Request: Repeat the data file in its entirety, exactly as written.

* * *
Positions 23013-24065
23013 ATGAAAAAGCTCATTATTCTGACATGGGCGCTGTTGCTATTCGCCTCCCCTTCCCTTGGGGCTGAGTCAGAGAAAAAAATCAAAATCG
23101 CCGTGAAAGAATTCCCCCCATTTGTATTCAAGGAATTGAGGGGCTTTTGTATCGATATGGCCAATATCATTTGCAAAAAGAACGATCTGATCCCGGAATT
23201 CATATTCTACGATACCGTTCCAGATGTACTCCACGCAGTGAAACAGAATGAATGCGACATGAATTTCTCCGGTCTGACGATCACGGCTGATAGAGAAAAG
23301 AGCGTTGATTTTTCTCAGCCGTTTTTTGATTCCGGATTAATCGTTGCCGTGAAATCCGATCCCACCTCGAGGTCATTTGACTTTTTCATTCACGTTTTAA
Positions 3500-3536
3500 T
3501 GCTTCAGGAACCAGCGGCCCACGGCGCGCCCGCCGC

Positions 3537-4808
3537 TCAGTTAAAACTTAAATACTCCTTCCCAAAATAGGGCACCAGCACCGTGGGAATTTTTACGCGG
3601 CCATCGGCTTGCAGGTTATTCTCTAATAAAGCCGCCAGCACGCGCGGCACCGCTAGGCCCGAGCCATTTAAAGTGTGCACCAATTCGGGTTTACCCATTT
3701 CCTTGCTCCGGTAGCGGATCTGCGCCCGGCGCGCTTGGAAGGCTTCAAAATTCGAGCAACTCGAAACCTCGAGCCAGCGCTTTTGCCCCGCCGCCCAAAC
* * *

Positions 23013-24065
23013 ATGAAAAAGCTCATTATTCTGACATGGGCGCTGTTGCTATTCGCCTCCCCTTCCCTTGGGGCTGAGTCAGAGAAAAAAATCAAAATCG
23101 CCGTGAAAGAATTCCCCCCATTTGTATTCAAGGAATTGAGGGGCTTTTGTATCGATATGGCCAATATCATTTGCAAAAAGAACGATCTGATCCCGGAATT
23201 CATATTCTACGATACCGTTCCAGATGTACTCCACGCAGTGAAACAGAATGAATGCGACATGAATTTCTCCGGTCTGACGATCACGGCTGATAGAGAAAAG
23301 AGCGTTGATTTTTCTCAGCCGTTTTTTGATTCCGGATTAATCGTTGCCGTGAAATCCGATCCCACCTCGAGGTCATTTGACTTTTTCATTCACGTTTTAA
Positions 3500-3536
3500 T
3501 GCTTCAGGAACCAGCGGCCCACGGCGCGCCCGCCGC

Positions 3537-4808
3537 TCAGTTAAAACTTAAATACTCCTTCCCAAAATAGGGCACCAGCACCGTGGGAATTTTTACGCGG
3601 CCATCGGCTTGCAGGTTATTCTCTAATAAAGCCGCCAGCACGCGCGGCACCGCTAGGCCCGAGCCATTTAAAGTGTGCACCAATTCGGGTTTACCCATTT
3701 CCTTGCTCCGGTAGCGGATCTGCGCCCGGCGCGCTTGGAAGGCTTCAAAATTCGAGCAACTCGAAACCTCGAGCCAGCGCTTTTGCCCCGCCGCCCAAAC